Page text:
It is no secret that I first identified as an atheist in 2013 because of the arrest and threatened execution of four Bangladeshi bloggers following the brutal murder of Rajib Haider that February. My theological beliefs had long since morphed my understanding of God from a supernatural being who could intervene in the natural world into an understanding of god as the beauty we create between one another that sustains us through the joys and sorrows of life. So it was not difficult for me to sympathize with those four bloggers and Fazil Say, the Turkish pianist who had been sentenced to ten months in prison for identifying as an atheist. I, too, was an atheist in my beliefs. It was time to name that reality and stand in solidarity with these men I would never meet.
It has been an unexpected delight to come to know Raihan Abir, his wife Samia, and his daughter Sophie, all three of whom have embedded themselves into my life and into the hearts of everyone at West Hill United. Raihan, co-author of the Bengali book The Philosophy of Atheism came to Canada after the public murders of his co-author Avijit Roy and his editor, Ananta Bijoy Das. But he left many friends behind and the killings have continued, including the murder of his publisher Faisal Arefin Dipon. Even before leaving Bangladesh, Raihan bravely stepped into Avijit’s footsteps and now runs Mukto-Mona, the Bangladesh Secular Humanist organization from his home in Canada. He remains on a published list of secular humanists who have left Bangladesh. The list identifies the countries in which they live and invites any who find them to murder them on the spot.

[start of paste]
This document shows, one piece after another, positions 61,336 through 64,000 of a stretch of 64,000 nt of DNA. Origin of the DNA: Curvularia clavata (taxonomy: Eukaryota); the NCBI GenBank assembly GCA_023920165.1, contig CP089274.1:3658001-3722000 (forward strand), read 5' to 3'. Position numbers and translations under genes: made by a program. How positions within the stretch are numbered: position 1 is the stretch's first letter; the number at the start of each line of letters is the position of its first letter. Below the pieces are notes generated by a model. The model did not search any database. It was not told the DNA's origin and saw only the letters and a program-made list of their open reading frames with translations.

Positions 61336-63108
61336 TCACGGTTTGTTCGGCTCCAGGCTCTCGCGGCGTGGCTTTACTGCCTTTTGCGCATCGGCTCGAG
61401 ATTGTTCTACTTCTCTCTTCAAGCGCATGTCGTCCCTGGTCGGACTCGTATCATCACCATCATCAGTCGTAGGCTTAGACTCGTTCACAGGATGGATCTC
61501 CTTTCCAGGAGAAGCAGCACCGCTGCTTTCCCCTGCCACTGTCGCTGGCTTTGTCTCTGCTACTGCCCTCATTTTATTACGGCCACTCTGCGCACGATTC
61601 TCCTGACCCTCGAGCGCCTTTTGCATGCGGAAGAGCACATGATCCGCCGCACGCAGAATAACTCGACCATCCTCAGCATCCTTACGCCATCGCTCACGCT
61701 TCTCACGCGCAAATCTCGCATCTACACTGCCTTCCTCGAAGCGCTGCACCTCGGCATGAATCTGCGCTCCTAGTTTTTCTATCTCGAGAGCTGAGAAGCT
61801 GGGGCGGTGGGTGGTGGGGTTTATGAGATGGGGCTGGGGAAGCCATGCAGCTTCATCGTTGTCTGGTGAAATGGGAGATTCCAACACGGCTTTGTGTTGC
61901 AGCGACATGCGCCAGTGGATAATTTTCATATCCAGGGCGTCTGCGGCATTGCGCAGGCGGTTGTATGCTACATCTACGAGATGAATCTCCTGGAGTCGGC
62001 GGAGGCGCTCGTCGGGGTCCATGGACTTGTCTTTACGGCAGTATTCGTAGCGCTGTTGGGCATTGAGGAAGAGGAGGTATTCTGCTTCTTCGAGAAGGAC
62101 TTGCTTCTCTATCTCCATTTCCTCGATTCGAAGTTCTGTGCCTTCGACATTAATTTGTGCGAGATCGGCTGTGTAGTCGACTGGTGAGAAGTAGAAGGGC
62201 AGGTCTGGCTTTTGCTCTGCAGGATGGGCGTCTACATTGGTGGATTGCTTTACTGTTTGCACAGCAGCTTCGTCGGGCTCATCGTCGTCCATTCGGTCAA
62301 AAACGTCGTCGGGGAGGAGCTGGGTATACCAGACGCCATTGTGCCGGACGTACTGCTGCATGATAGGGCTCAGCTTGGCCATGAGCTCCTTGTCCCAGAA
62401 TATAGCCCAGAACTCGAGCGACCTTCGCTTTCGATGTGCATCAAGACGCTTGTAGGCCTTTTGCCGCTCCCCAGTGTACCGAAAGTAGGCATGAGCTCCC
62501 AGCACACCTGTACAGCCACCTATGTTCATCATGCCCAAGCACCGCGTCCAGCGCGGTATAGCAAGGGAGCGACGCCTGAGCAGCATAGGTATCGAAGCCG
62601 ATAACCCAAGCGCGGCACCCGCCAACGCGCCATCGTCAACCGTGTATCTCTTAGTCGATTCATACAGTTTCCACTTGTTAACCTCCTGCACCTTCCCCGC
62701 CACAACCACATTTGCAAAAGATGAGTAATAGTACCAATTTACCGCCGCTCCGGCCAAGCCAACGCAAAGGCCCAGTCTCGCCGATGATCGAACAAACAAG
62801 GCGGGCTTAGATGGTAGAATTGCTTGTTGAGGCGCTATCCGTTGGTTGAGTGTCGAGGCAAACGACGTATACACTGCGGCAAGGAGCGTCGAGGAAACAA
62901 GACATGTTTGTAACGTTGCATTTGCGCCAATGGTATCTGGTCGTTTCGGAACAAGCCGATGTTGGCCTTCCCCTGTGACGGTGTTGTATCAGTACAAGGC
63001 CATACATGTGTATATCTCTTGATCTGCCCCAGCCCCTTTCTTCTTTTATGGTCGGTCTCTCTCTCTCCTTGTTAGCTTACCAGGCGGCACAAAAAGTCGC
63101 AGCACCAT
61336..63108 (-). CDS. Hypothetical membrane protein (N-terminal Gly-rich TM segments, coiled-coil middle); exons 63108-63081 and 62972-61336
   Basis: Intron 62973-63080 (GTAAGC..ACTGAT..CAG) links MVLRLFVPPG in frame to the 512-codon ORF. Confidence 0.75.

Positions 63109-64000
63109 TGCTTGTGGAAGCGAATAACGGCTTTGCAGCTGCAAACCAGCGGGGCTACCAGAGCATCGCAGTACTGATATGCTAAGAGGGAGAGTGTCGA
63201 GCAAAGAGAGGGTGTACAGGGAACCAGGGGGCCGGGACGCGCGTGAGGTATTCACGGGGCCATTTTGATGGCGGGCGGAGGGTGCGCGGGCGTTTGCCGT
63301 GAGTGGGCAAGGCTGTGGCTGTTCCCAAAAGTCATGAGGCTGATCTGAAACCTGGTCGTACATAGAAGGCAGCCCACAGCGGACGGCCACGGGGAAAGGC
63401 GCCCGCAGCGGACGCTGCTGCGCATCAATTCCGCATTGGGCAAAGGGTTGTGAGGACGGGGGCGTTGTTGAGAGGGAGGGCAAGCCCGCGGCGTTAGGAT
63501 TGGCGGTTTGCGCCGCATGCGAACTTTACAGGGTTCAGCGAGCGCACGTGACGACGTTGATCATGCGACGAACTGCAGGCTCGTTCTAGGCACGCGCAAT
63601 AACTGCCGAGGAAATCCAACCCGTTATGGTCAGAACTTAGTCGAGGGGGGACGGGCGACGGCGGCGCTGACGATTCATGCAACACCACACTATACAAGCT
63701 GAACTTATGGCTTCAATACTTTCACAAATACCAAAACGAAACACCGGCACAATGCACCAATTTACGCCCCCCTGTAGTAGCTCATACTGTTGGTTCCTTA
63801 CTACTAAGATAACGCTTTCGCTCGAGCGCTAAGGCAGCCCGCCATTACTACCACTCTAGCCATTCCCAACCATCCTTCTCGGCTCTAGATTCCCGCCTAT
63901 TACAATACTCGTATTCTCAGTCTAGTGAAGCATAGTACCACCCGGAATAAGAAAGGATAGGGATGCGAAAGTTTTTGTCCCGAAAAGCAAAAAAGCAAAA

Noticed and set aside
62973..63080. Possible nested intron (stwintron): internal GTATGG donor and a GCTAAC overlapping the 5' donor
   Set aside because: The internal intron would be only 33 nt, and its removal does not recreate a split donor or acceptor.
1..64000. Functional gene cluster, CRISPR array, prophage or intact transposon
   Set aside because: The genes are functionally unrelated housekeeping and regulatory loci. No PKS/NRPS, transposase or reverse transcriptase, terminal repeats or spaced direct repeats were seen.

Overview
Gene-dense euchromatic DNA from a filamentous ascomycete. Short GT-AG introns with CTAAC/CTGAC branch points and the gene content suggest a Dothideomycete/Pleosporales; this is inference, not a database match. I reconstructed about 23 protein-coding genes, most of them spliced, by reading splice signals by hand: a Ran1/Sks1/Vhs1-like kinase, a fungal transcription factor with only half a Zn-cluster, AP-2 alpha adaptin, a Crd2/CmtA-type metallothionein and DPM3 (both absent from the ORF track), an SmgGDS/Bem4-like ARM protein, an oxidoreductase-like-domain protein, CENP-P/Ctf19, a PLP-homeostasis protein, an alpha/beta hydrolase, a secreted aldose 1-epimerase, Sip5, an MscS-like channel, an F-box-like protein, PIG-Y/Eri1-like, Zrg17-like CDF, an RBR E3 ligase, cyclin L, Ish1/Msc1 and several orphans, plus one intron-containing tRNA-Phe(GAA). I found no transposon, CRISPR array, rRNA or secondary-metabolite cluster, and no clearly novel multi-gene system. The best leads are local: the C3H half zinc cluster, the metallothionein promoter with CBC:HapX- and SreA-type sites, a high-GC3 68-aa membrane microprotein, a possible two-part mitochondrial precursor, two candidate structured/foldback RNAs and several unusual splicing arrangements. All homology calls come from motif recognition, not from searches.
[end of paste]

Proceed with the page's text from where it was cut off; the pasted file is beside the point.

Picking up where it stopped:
We do not understand these tragedies. So long have we been able to speak our truths, raise our voices in dissent, urge our governments, our communities, and our faith groups to see the change that needed to be. Barring the egregious actions of the police during the G20 in Toronto in 2010, for the most part we have done it without threat of sanction or imprisonment. We have certainly done it without threat of death. And were one of us to be killed for speaking about freedoms all should enjoy, our government would condemn the murderer, not the murdered as the Bangladeshi government has done.
And so it was only right that I should join my voice to those who have raised theirs in condemnation of the Bangladeshi government’s continued neglect of justice and the shocking blame they have laid upon those who have been murdered on its streets. In fact, it is a privilege to be able to do so.
Please read the entire Statement on Attacks on Atheists, Secularists, and Religious Minorities in Bangladesh prepared by the Center for Inquiry. Share it with your faith community, your Member of Parliament, your local newspaper. Share it as broadly as you can.
Every day that you enjoy the freedom to speak your mind is another day that our sisters and brothers in Bangladesh live in fear. The least we can do is be in solidarity with them and urge our governments, our faith communities, our families, and our neighbours to pay attention and find ways to be supportive.